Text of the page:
Monday, December 15, 2014

A new bookmark pattern draft!

Hello, friends. The holidays are upon us and in case any of my weaving friends are interested in a smashing project that (I PROMISE) won't take up too much time or precious yarn, I have a nice gift idea for you. Here is a peek at what awaits your friends and family!

Nice, right? The draft is loaded up here on this blog post as a picture file. But before you go and dash off to your yarn stash here is some general information:

1) This is an 8 shaft, 10 treadle design. If you have a 4 shaft loom, you can weave a very fine looking point twill similar to this but it won't be quite as intricate.

2) I used 10/2 mercerized cotton for warp and weft. You will need fewer than 80 ends to weave this project. I used black in the warp; ivory or white would also look nice.

3) I sett the threads at 24 epi (2 per dent in a 12 dent reed).

4) The weaving draft is coded for a jack-style loom.

5) You can adjust the sett to suit your prerences; if you use a sett of 24 ends per inch like I did, I found that a firm but light beat will help your pattern picks to stand out.

6) A 3 1/2 yard warp yielded 8 book marks; you might get more or less, depending on the amount of loom waste that is specific to your loom.

Here is the draft:

If you have any questions about the pattern, please drop me a note in the comments field right here. This pattern hasn't been "tech tested" by other weavers, but if I've omitted something, I'm sure that between the two of us we can hammer out the necessary details.

Happy weaving, friends!
Be well,
Kate K.

Friday, December 12, 2014

Why I will keep blogging

Hello, friends. I just cut off my final piece of weaving for gift-giving this morning and met with a lovely customer this morning who had requested a bespoke item. My next project will be a tartan ladie's shawl. I'm weaving this item for an exhibition at the League of NH Craftsmen gallery in Concord. It is a big project (for me) but the yarns are here and after a day or two off from the loom, I'm going to get going on the warp. The exhibit is in January.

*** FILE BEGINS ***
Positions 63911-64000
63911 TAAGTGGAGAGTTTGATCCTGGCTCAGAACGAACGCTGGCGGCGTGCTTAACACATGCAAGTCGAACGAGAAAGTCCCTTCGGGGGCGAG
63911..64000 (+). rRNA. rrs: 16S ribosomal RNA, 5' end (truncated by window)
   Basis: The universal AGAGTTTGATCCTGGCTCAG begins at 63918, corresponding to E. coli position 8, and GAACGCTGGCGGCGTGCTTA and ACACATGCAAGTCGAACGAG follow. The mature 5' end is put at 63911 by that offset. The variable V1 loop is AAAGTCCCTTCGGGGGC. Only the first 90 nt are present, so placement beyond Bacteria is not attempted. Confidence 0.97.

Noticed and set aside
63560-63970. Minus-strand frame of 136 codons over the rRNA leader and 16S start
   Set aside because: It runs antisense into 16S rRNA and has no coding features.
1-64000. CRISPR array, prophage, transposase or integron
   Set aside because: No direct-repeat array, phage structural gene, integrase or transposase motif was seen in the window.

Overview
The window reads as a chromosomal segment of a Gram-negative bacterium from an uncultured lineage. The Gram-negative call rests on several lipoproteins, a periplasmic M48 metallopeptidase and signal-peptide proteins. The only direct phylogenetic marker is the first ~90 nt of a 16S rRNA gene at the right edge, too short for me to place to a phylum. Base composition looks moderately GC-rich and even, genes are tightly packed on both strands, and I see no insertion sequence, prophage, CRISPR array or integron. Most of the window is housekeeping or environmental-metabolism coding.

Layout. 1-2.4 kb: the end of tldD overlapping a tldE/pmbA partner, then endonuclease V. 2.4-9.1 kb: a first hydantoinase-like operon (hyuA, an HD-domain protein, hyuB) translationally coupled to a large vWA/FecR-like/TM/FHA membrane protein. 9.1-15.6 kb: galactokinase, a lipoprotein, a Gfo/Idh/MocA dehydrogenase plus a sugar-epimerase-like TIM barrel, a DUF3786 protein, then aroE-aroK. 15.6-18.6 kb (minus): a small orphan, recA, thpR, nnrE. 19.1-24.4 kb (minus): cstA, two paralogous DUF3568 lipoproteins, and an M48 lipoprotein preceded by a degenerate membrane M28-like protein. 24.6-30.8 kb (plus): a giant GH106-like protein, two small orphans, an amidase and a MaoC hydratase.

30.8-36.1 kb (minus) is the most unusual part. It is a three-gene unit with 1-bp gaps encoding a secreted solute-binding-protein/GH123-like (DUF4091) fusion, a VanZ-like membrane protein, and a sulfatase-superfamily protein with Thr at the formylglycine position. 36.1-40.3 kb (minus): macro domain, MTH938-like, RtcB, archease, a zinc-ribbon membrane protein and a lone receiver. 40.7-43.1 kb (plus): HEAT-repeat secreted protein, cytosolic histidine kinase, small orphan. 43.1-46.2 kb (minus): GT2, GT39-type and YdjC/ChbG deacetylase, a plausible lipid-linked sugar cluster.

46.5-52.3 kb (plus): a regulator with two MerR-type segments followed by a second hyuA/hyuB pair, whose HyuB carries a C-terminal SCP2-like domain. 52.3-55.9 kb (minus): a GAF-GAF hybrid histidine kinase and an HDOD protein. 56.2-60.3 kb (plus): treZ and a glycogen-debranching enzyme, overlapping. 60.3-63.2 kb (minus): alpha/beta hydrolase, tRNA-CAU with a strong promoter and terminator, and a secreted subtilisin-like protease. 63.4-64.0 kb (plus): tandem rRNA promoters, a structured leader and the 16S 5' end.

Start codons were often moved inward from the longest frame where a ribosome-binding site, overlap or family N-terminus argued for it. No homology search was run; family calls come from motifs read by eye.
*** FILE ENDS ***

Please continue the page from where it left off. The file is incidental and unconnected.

Do you, dear readers, maintain a blog? Obviously I do, but one wonders sometimes if it is "worth" the time and energy involved. There are pictures to take and edit/resize and comments that sometimes need moderation and then there is the whole "what do I write about today" thing.

Well, I received a handwritten letter this week from a person who is not known to me. "Ann" wrote me a charming letter in which she shared her weaving story. Ann explained that she had been diagnosed with an illness and decided that she could a) feel sorry for herself or b) try something new. She decided to try handweaving and gathered up books and searched for blogs authored by weavers. Ann found my wee blog! And she shared with me that she wove a lace bookmark, which is a draft found here on my blog.

I was stunned by Ann's kindness in taking the time to pen a letter to me. I showed the letter to my husband and kids. It was so gratifying to know that I have been able to pass along a bit of what I have learned along the way - even via computer screen!

Ann's letter provided me with the resolve to do two things:

1) keep blogging about weaving
2) write more handwritten letters

Letter-writing is becoming a lost art, don't you think? While I love the convenience of email and text messaging, there is something really lovely about getting a letter in the mailbox and holding it in your hand to read it.

So long for now, friends, and happy blogging and weaving and letter-writing.
Be well,
Kate K. 

Friday, November 21, 2014

News from the loom room

Hello, friends. Well, seeing as it is November in New Hampshire I cannot justify ignoring my blog with excuses such as "I was working in the garden" or "it was a nice day so we went to the beach." I was slowed down a bit, though, as I was on a rigorous 3 week series of prescribed antibiotics to knock out Lyme disease (perhaps THE worse thing about living in New England). Either the Lyme or the antibiotics or a combination of the two really slowed me down for a while. Things are looking up now, however. While I can't really "catch up" on the weaving projects that I aspired to finish this fall in time for the holidays, I can at least resume and be satisfied that I'm able to weave more efficiently.

So, I've been working on scarves:

and I'm also working on dishtowels. I have had a couple of exciting opportunities come my way recently. A small selection of scarves and housewares are currently on display at DeCordova Sculpture Park & Museum in Lincoln, MA. And today I had an appointment with one of the League of NH Craftsmen retail galleries and will also have some items on display there. (More details on this soon - there are papers to sign and all sort of things like that).

So there you are. I do hope that my U.S. friends have a splendid Thanksgiving!
Be well,
Kate K.